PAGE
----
Matt Armstrong Ford
David Shepherd Wildlife Foundation

Tiger Facts

Tigers are enigmatic and mysterious. As a stealthy, ambush predator that survives by remaining hidden, it’s no wonder that there is a lot to learn about these iconic animals. Below, we’ve collated some frequently asked questions and tiger facts to help you get to know them a little better.

How many tigers are left in the wild?

It is estimated that there are as few as 4,000 wild tigers left in the world – represented by five different sub-species. The Bengal tiger is the most numerous, with approximately 3,100 found across India and its neighbours. The Amur tiger numbers at around 400, as does the Sumatran tiger. The Indochinese tiger population is estimated at 250 animals, equal to that of the Malayan tiger.

Even the most optimistic estimate of wild tiger numbers is a maximum of 5,000.

A sixth sub-species of tiger – the South China tiger now only exists in captivity, with approximately 40 animals left.

Artwork by Simone Mulas
David Shepherd Wildlife Foundation
Where do tigers live?

Tigers show incredible adaptations and variation that enables them to live in different environments. Amur tigers are found in the Russian and Chinese boreal forests of the far North. Whereas other tigers are distributed across Asia, including India, Myanmar, Thailand, and Malaysia.

Small numbers are likely to also be found in Laos and possibly Cambodia too. Unfortunately, they have now disappeared from their former natural range across Vietnam and eastern Asia.

In almost all cases, tigers prefer thick jungle and forest habitat where their unique striped coat provides the perfect camouflage to break up their outline.

Are Amur (Siberian) and white tigers the same species?

No! White tigers do not naturally occur in the wild. They are a genetic variant of the Bengal tiger, bred in captivity. White tigers often show characteristics of inbreeding due to the very small gene pool used to create them.

Are tigers bigger than lions?

Yes – at least sometimes. The Amur tiger is the largest known big cat. Males can weigh in at as much as 250kg (551 lbs.), and measure 3 metres (9 feet, 10 inches) long.

What do tigers eat?

Tigers are strict carnivores but also opportunists. Their favoured prey varies from region to region, but primarily they prefer to target large deer species like samba, as well as wild boar, gaur, and water buffalo. However, tigers have been found to prey on a wide variety of species, ranging from elephant calves to small rodents. They will also scavenge, and steal kills from other carnivores, such as leopards and dholes (wild dogs). 

Why are tigers endangered?

Tiger numbers have been severely impacted over the last century by hunting, poaching, both the illegal and legal wildlife trade, as well as habitat loss, climate change, and human-wildlife conflict.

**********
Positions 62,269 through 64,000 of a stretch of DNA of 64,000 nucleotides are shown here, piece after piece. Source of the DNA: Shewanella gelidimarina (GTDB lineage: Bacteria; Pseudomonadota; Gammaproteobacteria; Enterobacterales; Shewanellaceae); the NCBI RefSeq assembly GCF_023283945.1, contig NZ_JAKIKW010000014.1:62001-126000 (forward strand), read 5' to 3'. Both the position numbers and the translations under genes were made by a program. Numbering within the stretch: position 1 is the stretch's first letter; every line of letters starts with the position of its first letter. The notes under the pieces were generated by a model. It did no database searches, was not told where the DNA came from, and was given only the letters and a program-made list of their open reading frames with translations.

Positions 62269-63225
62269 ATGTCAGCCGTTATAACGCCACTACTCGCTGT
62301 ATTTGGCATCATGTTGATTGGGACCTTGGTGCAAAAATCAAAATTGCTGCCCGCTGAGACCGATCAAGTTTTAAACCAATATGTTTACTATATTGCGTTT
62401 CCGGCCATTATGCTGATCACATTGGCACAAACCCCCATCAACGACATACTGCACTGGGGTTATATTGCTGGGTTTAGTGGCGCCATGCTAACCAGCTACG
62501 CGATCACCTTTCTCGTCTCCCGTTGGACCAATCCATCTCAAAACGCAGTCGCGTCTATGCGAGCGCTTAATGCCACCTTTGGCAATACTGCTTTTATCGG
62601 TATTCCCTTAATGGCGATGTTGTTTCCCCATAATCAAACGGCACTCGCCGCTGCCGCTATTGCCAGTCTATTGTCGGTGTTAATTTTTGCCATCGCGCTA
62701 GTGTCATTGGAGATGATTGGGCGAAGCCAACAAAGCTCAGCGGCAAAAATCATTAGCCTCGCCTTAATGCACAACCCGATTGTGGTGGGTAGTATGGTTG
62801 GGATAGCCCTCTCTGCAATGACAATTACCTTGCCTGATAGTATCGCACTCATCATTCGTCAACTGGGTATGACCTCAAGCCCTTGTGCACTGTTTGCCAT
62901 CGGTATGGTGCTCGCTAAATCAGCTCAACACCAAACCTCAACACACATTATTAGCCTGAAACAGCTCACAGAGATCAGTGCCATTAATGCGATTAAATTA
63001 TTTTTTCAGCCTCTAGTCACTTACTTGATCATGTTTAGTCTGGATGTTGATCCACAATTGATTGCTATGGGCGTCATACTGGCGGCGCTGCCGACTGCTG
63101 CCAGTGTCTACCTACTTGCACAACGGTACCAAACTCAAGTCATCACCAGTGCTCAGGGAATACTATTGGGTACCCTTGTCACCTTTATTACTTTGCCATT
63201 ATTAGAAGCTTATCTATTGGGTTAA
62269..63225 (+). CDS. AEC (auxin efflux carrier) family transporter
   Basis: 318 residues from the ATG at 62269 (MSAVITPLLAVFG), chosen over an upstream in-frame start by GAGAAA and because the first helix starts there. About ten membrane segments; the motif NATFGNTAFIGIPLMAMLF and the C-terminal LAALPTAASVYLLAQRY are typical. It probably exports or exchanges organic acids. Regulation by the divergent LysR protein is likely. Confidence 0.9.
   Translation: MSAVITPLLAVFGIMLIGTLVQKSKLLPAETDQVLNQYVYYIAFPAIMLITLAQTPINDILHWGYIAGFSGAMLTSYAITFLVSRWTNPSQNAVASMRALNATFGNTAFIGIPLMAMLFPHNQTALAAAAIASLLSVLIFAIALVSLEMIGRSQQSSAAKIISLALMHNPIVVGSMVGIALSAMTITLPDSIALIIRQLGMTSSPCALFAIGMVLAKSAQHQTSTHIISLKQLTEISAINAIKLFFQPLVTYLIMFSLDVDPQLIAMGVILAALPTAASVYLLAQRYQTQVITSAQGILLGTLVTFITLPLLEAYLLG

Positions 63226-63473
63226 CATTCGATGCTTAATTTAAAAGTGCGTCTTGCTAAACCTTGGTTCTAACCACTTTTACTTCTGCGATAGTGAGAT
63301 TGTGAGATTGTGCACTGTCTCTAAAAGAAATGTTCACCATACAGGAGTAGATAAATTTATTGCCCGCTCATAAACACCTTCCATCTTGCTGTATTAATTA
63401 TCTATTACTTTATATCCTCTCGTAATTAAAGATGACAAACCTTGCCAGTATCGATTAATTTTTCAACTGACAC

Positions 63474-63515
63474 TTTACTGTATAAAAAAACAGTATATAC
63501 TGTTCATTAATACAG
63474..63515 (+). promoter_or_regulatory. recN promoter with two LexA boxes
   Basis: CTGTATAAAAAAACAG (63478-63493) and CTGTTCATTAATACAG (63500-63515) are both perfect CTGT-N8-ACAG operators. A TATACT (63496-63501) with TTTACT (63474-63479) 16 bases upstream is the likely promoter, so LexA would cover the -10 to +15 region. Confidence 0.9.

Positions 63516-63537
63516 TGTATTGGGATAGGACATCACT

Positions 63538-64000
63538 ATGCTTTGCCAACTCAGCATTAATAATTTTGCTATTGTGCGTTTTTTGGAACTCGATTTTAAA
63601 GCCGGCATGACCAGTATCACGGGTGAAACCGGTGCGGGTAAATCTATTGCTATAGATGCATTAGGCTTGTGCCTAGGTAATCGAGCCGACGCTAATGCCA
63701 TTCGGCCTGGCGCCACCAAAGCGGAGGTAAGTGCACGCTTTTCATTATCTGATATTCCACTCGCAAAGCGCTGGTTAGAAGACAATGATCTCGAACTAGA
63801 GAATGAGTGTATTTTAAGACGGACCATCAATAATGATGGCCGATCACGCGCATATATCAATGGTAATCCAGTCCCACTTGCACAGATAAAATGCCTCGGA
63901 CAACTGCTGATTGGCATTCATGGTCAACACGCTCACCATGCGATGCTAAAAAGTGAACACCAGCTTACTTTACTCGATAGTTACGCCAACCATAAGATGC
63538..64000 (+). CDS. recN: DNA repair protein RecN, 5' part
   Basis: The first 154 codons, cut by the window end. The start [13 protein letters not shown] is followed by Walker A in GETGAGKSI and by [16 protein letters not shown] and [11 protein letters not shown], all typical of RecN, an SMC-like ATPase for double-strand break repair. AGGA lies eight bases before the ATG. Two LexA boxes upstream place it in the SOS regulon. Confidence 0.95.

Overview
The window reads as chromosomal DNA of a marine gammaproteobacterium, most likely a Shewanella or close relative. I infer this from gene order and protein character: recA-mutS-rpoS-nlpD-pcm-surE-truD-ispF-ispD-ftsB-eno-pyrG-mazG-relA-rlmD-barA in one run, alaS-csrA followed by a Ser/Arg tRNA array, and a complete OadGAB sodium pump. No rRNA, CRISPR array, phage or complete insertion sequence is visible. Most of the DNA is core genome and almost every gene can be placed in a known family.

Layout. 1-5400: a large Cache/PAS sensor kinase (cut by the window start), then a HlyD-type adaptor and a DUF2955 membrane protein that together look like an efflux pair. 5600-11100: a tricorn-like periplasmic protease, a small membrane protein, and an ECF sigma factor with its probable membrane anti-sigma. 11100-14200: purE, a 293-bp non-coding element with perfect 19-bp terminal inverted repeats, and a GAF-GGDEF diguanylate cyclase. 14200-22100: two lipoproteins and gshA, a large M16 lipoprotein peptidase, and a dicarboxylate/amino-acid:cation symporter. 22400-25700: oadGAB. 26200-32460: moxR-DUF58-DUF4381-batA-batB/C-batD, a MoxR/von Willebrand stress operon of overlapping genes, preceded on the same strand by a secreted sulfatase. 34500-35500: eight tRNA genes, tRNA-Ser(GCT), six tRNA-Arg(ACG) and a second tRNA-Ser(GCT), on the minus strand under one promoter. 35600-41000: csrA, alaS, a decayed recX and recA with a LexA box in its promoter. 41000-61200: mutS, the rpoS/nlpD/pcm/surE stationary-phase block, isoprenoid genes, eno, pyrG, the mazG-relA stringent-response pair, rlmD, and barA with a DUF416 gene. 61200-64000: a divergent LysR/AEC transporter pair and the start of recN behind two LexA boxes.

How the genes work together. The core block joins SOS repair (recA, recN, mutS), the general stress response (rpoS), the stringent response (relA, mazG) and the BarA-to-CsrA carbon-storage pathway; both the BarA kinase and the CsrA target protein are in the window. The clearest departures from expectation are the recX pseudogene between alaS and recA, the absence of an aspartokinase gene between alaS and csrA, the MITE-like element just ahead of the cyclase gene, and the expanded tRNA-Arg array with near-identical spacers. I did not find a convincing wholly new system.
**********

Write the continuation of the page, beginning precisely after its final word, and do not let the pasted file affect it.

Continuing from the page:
In the 19th and early 20th century, tigers were prized as big game animals, and were hunted across Asia without restriction.

The value of their skins, as well as demand for tiger bone and other parts as status symbols and in traditional medicine, made them a prize for poachers too. Since the 1970s, demand for tiger products has soared, with international criminal gangs and syndicates creating a black-market trade feeding a larger illegal industry worth as much as $23 billion.

Climate change has seen tiger habitat impacted by forest fires and flooding, causing devastation to their precious and vulnerable ecosystems.

And then, what little habitat that remains continues to be encroached on by humans, claiming it for grazing, agriculture, and settlement. In such instances, if tigers kill livestock (where they can’t find other prey) or are active around humans, they can be killed out of fear and retaliation.

How can we help tigers?

You can help tigers by donating to the important and vital work DSWF does, or by adopting a tiger through DSWF – where you’ll get new facts and updates about your sponsored tiger.

DSWF funds and supports frontline conservation projects. Over half the remaining population of Indochinese tigers alone are protected by DSWF funded rangers. We also run vital education and community engagement programmes, turning human-carnivore conflict into human-wildlife co-existence. We also dedicate funding and resources to investigations and exposés of wildlife crime.

Your help and support WILL safeguard the future for tigers.

You can support our work to save endangered animals from extinction by adopting today.

David Shepherd Wildlife Foundation
Craig Jones

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